by | Jul 3, 2024 | Alex Kava, On writing | 6 comments

By Alex Kava

what's real

Most fiction writers sprinkle in real-life bits and pieces. Sometimes it’s from our own experiences. We might use locales we know. Throw in landmarks and even have our characters stop by our favorite café or coffee shop. It gives our fiction a sense of authenticity. And if we’re really good at it, our readers can’t tell what’s real and what’s fiction.

I go a step further. Each of my novels include bits and pieces of real-life criminals and/or crimes. It’s something I did by accident in the beginning of my career, and now it’s one of my signature trademarks.

what's real

My debut novel, A Perfect Evil, was loosely based on a crime that happened in a suburban area just outside of Omaha, Nebraska. In 1982 and 1983 a serial killer named John Joubert kidnapped and murdered two young boys.

I worked as a paste-up artist and copy editor for a group of small newspapers located in that area. Fresh out of college, it was my first “real” job. Being a part of the local news industry meant being privy to behind-the-scenes details.

What struck me most about that time was an overwhelming sense of fear and panic. I remember thinking, “This is what it looks like when a faceless killer terrorizes a community.”

On the day John Joubert was arrested, we gathered around a newsroom television to finally get a glimpse of him. Small-framed and baby-faced, Joubert didn’t look much older than the boys he had murdered. We learned that he was an airman stationed at what was then Offutt Air Force Base and a Scout leader. He looked so…ordinary. This was not the monster that any of us expected.

what's a real killer

Over a decade later when I quit my job as the director of public relations for a Midwest college, I decided to take some time and write a novel. I was terribly burned out. So much so, that I felt I’d lost direction of what I wanted to do next. Writing a novel had been a dream since an early age, but I’d gotten caught up in making a living. Besides that, I’d already written a novel while I worked at the college. That one was rejected by 116 literary agents.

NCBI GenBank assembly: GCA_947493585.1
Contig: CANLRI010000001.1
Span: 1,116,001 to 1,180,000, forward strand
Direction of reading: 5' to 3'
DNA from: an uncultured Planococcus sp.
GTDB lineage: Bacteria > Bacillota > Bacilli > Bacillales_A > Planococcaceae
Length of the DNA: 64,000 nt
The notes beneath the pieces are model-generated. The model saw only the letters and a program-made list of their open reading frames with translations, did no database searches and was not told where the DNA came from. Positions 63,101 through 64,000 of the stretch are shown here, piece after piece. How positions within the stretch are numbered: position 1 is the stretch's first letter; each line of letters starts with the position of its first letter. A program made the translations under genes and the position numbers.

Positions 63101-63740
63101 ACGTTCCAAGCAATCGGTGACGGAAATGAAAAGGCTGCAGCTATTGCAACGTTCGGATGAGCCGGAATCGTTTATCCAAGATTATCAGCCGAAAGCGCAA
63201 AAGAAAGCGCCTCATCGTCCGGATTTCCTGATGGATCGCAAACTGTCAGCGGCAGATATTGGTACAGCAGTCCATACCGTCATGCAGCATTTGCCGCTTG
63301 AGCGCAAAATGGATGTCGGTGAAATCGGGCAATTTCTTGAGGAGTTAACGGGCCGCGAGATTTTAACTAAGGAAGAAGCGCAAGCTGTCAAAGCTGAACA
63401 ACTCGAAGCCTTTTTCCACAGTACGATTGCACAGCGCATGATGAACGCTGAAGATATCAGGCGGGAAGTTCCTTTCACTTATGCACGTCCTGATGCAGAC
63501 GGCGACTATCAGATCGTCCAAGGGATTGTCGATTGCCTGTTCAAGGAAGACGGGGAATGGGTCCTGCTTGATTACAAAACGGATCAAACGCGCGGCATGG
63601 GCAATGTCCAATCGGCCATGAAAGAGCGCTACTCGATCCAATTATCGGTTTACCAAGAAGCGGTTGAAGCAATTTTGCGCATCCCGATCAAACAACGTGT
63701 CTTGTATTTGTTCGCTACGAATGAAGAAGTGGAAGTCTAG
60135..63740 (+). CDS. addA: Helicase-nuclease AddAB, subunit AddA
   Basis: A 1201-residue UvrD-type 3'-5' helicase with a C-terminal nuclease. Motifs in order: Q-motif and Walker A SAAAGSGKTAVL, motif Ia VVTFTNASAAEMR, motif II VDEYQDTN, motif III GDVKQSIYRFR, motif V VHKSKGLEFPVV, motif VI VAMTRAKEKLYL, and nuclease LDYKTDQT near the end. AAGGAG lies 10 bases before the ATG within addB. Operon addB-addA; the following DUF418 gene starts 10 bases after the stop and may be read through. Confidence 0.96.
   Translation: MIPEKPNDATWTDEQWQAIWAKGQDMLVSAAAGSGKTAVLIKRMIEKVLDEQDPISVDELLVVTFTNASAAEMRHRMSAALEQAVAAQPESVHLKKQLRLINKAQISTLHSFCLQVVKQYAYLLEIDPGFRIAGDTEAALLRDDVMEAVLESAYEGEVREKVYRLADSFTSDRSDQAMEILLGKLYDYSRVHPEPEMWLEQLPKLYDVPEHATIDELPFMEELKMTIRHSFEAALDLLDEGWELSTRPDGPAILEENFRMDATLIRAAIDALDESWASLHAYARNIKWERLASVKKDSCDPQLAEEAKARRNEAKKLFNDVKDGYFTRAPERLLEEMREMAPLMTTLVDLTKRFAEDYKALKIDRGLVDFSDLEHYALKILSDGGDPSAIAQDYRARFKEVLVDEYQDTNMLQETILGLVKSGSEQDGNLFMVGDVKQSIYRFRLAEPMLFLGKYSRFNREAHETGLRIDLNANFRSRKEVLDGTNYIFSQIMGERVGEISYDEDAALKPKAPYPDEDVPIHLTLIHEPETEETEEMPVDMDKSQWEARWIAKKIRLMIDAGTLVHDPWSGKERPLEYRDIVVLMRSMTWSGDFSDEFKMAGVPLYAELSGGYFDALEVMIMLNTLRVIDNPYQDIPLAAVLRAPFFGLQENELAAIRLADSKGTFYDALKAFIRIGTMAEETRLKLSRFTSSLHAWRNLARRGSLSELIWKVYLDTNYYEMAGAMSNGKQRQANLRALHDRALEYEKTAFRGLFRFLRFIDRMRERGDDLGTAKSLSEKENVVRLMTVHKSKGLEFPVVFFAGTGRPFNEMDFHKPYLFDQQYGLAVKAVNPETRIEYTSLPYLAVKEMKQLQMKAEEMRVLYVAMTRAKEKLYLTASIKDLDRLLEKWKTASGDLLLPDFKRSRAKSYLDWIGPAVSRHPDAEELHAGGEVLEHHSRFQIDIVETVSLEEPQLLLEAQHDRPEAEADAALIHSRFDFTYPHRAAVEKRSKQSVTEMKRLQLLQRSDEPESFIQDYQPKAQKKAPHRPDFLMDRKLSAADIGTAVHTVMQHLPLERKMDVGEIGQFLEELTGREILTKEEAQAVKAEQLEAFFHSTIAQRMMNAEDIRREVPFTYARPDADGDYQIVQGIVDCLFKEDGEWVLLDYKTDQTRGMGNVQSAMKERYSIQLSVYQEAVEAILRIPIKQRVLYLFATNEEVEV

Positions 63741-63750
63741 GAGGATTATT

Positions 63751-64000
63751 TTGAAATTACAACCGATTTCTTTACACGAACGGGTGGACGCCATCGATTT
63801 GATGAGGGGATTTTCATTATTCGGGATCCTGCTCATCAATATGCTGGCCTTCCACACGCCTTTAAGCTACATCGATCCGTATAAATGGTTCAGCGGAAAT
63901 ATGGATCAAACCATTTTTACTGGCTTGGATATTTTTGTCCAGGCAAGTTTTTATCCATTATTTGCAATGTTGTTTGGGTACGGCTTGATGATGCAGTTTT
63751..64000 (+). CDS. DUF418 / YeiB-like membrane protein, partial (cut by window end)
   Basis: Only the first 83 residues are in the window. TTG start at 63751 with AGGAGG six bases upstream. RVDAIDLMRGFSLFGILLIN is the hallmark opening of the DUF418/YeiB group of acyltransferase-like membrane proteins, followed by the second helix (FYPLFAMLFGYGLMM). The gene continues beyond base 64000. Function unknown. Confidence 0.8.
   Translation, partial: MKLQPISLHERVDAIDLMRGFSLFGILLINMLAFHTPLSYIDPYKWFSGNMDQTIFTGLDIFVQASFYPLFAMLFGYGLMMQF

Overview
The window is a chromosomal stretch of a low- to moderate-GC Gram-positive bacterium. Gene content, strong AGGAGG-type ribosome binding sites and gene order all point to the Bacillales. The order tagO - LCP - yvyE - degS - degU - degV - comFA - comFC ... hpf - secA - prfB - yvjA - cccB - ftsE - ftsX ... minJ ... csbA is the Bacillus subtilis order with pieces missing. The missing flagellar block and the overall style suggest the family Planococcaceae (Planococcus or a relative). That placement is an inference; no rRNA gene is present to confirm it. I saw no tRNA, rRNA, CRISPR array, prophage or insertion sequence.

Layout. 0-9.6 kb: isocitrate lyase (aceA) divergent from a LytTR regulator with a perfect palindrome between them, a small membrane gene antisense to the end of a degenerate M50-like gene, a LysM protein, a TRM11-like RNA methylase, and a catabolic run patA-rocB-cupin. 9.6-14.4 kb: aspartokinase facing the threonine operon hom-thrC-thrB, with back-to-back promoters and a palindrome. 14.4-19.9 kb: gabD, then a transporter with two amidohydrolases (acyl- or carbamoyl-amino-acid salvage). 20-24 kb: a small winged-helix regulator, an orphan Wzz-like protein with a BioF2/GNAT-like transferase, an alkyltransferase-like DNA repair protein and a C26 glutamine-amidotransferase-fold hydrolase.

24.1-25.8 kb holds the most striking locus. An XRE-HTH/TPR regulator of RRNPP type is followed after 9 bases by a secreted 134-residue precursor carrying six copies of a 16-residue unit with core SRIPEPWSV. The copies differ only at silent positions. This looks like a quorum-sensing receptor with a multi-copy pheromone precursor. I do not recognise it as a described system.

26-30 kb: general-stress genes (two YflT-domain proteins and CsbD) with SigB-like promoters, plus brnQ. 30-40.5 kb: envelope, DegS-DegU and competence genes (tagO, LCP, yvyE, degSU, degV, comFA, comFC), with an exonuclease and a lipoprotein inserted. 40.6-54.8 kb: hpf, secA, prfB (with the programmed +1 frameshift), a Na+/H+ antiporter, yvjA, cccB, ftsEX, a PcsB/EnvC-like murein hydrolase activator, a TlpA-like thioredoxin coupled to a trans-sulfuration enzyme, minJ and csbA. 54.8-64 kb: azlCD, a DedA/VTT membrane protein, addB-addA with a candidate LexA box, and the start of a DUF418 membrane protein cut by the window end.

That same summer when I quit my job was the summer convicted killer John Joubert was executed. What struck me was all those feelings of fear and panic, and how close to the surface they remained. That’s when I decided I wanted to write a novel about a community held hostage by a killer.

By then, most of the details about the crimes were public, having been revealed in court. They were very gruesome details, and I knew I needed to pick and choose carefully what I used and what I made up.

For my novel’s killer, I combined characteristics and traits of Joubert with another unknown killer from a Nebraska criminal case that to this day remains unsolved. Instead of using the specific towns Joubert terrorized, I made one up. However, I put it geographically in the same location. Then I peppered my fictional town with real landmarks like the Platte River and Old Church Road.

At the time, I didn’t know a single soul in law enforcement. I researched using court transcripts and news articles, tapped into my own experiences at the newspapers, and watched documentaries about Joubert and the other cold case. When I finished, I had no idea I’d written a crime novel. I simply wanted to share what it felt like for a community to be held hostage by a killer on the loose.

That book went on to become an international bestseller, and it set the standard for all my others to come. Since then, every single one includes bits and pieces of real-life crimes and/or killers.